Childcare startup Kinside raises $12M Series A in a mother-led round

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Finding and providing childcare is one of the biggest challenges parents face. kinside simplifies this process by not only providing a market for verified caregivers, but also helping parents use their Flexible Spending Accounts (FSA) and other benefits to afford care. The company today announced that it has raised $12 million in Series A funding, which was entirely mother-led. Among them are Sasha McKenzie of Wellington Ventures; Joanna Drake of Magnify Ventures; Alda Leu Dennis of Initialized; and Sarah Despande of Maven Ventures. This round brought Kinside’s total funding to $16 million. TechCrunch first coated alum Y Combinator when it announced a $4 million seed round led by Initialized in December 2019.

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Brittney Barrett, co-founder and chief marketing officer of Kinside, told TechCrunch that the round’s lineup came together seamlessly.

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“Investors are naturally attracted to businesses that deal with problems that they themselves have experienced or have experienced. This is why representation is so important in the venture capital world,” she said. “We weren’t just looking for mothers, but working mothers are familiar with the painfully inefficient process of seeking help. They also know how much families spend on care every month, so they understand the scale of the financial opportunity.”

Kinside was founded in 2018 after co-founder and CEO Shadia Sigala spent weeks calling kindergartens and preschools trying to find a place to accommodate her young son and three-year-old daughter. Since launching in 2019, the Kinside marketplace has grown to thousands of childcare centers and is used by parents of over 3,000 employees who use it to find open childcare locations and get pre-negotiated tuition prices. To qualify for the Kinside Market, caregivers must be licensed by the state and must also pass a Kinside security screening. Barrett explained that the company has been working with state licensing experts to develop its own statewide verification system, which evaluates years of licenses and visit history, and has a national bounce rate of 5%.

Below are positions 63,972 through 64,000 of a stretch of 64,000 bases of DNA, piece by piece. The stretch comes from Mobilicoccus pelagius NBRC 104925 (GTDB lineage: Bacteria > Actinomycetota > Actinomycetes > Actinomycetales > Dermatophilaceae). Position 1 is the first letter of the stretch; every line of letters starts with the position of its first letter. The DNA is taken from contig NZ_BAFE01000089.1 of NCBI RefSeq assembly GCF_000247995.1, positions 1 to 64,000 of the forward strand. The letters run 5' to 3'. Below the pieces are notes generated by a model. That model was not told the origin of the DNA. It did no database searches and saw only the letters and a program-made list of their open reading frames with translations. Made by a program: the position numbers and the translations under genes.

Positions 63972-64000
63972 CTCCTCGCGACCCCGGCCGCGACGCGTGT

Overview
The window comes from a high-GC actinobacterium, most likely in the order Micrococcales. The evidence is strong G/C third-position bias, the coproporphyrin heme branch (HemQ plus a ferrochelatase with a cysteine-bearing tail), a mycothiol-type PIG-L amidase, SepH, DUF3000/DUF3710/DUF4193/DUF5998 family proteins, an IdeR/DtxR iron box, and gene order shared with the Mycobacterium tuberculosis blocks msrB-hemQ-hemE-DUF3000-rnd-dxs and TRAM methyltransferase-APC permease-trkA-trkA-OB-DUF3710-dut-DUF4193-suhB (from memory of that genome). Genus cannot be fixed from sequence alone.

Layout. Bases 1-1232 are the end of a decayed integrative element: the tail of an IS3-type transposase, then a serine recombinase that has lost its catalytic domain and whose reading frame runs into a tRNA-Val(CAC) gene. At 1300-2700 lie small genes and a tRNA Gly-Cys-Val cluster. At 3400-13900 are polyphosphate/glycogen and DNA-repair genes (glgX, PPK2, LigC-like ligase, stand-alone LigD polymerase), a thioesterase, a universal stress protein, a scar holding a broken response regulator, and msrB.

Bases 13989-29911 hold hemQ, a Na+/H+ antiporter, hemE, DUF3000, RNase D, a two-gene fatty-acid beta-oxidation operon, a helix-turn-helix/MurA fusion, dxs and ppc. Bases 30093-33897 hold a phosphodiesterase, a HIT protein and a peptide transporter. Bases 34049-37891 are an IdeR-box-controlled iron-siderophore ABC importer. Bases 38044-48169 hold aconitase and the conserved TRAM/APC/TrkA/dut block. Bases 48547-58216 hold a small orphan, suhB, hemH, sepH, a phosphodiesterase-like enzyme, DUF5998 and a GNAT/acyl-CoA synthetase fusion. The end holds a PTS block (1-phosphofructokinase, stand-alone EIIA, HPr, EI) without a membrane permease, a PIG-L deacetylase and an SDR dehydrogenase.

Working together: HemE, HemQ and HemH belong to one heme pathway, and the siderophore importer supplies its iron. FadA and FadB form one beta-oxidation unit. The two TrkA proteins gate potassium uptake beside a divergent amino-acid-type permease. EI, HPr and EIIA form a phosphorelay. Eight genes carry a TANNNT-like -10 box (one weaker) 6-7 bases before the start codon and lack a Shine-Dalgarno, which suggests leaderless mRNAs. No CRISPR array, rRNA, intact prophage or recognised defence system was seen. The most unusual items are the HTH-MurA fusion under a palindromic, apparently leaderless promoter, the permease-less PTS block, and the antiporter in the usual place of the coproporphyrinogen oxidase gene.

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Barrett said Kinside uses the scope of the employer-based system to pre-negotiate rates with suppliers. It integrates with FSA Dependent Care so parents can use their pre-tax funds as they come in, and combines them with secondary payment methods like their bank account. This eliminates the need for claims and reimbursements, making it easier to pay for child care with benefits.

Kinside takes an agnostic approach to the employers it works with. For example, Barrett said they range from technology employers with 20 employees to manufacturing sector employers with 20,000 employees.

The latest round of funding will be used to expand the functionality of the Kinside marketplace and develop new tools that will further expand its dynamic inventory as the company aims to expand to 10,000 employers and one million parents. Dynamic inventory means the company knows in real time when space becomes available at the center, helping parents with their search. In the long term, Barrett said, Kinside plans to use this data to create the right amount and type of offering in the right areas, reduce childcare deserts, or help independent childcare owners expand to second or third place.

In a prepared statement, Magnify Ventures’ Drake said, “Finding affordable, affordable, quality childcare has long been an undue burden for working parents in the US, and the pandemic has shed a bright light on the critical importance for employers to address the issue urgently. for the needs of child care workers.


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